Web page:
Thus, by coating the apparatus with a paint containing one or more of the above or similar substances, it is possible to obtain a permanent stain by permittinga basic dye to escape from the leaking apparatus.

As a specific example of one mode of carrying out my invention in a refrigerating system using CClgFg asthe refrigerant and mineral oil as the lubricant, I dissolve a small amount of basic dye, such as methyl violet base, in the mineral oil. This solution is obtained by first dissolving the methyl violet base in alcohol or other suitable solvent and then mixing and stirring the solution with the mineral oil, or by mixing the methyl violet base directly with the lubricant and stirring the mixture. The refrigerating system is then charged with its usual amount of (301 15 and mineral oil having the methyl violet base dissolved therein.

The refrigerating apparatus, and particularly those parts where leaks are likely to occur, are painted with a paint such as Duco containing titanium oxide, silica or any other I will indicate a leak which is then specifical- 1y detected by the stain.

After the leak has been detected and re-.

paired, the stain may be removed by painting over with the paint.

The other basic dyes may be used by dissolving the dye in the oil in substantially the same manner.

Likewise, other materials. such as those indicated above, may be used for detecting purposes. For example, the entire refrigerating apparatus may be dipped in aluminium pallnitate or the apparatus may be painted where leaks are likely to occur, with paint containing magnesium or aluminium oxide. Also, any of the other halo-fluoro derivatives may be used as the refrigerant and, in fact, any refrigerant which does not have the property of bleaching the color deposited by the basic dye.

It will be apparent, therefore, that I have rovided a very economical and simple test gor leaks in a refrigerating system. By painting or otherwise treating the parts of the apparatus as manufactured or the apparatus as assembled, no additional appa'ratus is necessary for the process.

Basic'dyes as purchased on the market frequently contain dextrine or other substance for standardizing purposes. It is advisable to utilize in my method, a basic dye free of dextrine or other filler.

While I have disclosed various dyes, substances capable of being stained, refrigerants, and lubricants, it should be understood that my invention involves the useof a dye capable ofpermanently staining certain surfaces with any refrigerant that does not destroy the permanent color imparted to the stainable substance.

What is claimed is as follows:

1. In refrigerating apparatus using as a working fluid both a refrigerant and a lubricant, the method of detecting leaks which comprises dissolving a basic dye in the lubricant, treating the apparatus with a material stainable with the basic dye, and staining the material at the point of leakage.

2. In refrigerating apparatus using a halofluoro derivative of an aliphatic hydrocarbon as the refrigerant and an oil, the method of detecting leaks which comprises dissolving a basic dye in the lubricant, treating the apparatus with a material stainable with the basic dye, and staining the material at the leak.

3. A working fluid for refrigerating sy s- J In testimony whereof I hereto aflix my signature.

HARRY M wILLIAMs.

US1915965A 1931-05-29 1931-05-29 Method and composition for detecting leaks in refrigerating systems Expired - Lifetime US1915965A (en)

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US1915965A US1915965A (en) 1931-05-29 1931-05-29 Method and composition for detecting leaks in refrigerating systems

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US1915965A US1915965A (en) 1931-05-29 1931-05-29 Method and composition for detecting leaks in refrigerating systems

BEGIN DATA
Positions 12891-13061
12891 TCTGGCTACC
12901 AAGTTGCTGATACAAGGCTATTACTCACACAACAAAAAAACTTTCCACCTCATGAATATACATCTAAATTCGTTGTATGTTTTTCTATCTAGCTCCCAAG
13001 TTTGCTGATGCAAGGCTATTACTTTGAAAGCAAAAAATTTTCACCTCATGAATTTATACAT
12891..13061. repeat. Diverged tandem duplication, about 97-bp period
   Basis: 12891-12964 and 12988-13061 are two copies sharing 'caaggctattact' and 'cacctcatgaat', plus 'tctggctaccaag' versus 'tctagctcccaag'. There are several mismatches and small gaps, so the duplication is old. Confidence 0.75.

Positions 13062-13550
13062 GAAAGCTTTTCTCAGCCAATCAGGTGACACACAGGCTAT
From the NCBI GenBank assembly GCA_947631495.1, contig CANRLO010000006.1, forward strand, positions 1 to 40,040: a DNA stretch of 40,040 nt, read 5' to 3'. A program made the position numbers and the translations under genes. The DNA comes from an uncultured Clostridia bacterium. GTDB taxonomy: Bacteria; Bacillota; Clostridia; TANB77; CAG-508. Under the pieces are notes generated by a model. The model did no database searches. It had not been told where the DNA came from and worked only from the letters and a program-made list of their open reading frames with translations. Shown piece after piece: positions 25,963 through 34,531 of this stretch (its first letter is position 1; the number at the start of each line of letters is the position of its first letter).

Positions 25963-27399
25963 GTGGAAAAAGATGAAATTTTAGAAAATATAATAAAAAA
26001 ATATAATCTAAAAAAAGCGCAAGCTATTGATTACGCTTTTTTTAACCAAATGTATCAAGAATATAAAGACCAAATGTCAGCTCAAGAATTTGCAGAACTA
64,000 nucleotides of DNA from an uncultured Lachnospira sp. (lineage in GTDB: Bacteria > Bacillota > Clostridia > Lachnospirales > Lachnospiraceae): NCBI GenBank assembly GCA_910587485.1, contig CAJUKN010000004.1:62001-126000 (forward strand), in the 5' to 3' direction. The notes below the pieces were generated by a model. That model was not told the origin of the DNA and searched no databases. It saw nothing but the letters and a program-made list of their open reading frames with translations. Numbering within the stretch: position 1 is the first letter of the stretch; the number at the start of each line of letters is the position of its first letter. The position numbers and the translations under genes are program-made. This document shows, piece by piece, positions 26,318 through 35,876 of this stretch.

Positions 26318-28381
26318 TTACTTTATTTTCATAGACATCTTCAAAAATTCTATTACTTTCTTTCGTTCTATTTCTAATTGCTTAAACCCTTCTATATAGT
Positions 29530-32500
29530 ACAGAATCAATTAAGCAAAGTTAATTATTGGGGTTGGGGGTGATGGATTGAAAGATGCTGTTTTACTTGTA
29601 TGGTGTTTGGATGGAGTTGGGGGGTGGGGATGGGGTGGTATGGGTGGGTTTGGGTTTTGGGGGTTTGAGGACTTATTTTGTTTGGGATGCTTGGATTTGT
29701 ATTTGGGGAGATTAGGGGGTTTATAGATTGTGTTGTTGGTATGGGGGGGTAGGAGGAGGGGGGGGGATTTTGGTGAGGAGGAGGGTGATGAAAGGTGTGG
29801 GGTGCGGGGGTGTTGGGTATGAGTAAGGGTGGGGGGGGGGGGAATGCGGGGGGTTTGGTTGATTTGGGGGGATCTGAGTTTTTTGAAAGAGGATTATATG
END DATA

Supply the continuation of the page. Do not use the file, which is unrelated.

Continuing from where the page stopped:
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Cited By (26)

* Cited by examiner, † Cited by third party
Publication number Priority date Publication date Assignee Title
US2479743A (en) * 1947-04-24 1949-08-23 Flemmon P Hall Leak indicator for sealed receptacles
US2682510A (en) * 1950-04-26 1954-06-29 Atomic Energy Commission Gamma and X-ray dosimetric method
US2937146A (en) * 1956-11-21 1960-05-17 Du Pont Antifreeze composition
US2937145A (en) * 1955-12-22 1960-05-17 Du Pont Antifreeze composition
US3370013A (en) * 1964-07-14 1968-02-20 Jet Air Products Company Pressure packaged refrigerant leak detector and method of packaging same
US3915630A (en) * 1969-05-12 1975-10-28 Pechiney Saint Gobain Preparation of organic solvent-soluble dyes
US4063893A (en) * 1976-09-13 1977-12-20 Stoulil Arthur C Dye stabilized trisodium phosphate cleaning solution
US4187798A (en) * 1977-06-29 1980-02-12 Nagatanien Honpo Co., Ltd. Method of detecting defective portion of sealing
US4250740A (en) * 1979-08-10 1981-02-17 Deere & Company Method for evaluating effectiveness of track link seals
US4291193A (en) * 1980-05-09 1981-09-22 The United States Of America As Represented By The United States Department Of Energy Self-monitoring high voltage transmission line suspension insulator
US4758366A (en) * 1985-02-25 1988-07-19 Widger Chemical Corporation Polyhalogenated hydrocarbon refrigerants and refrigerant oils colored with fluorescent dyes and method for their use as leak detectors
US5149453A (en) * 1985-02-25 1992-09-22 H. B. Fuller Automotive Products, Inc. Method for detecting leakage in a refrigeration system
WO1996007088A1 (en) * 1994-08-29 1996-03-07 Spectronics Corporation Method of introducing leak detection fluid
US5574213A (en) * 1995-03-13 1996-11-12 Shanley; Alfred W. Apparatus and method for detecting leaks
USRE35395E (en) * 1993-06-25 1996-12-10 Bright Solutions, Inc. Leak detection in heating, ventilating and air conditioning systems using an environmentally safe material
US6009745A (en) * 1997-10-10 2000-01-04 Apv Corporation Method of leak testing an assembled plate type heat exchanger
US6070455A (en) * 1995-07-21 2000-06-06 Bright Solutions, Inc. Leak detection additives
US6070454A (en) * 1995-07-21 2000-06-06 Bright Solutions, Inc. Leak detection additives for use in heating, ventilating, refrigeration, and air conditioning systems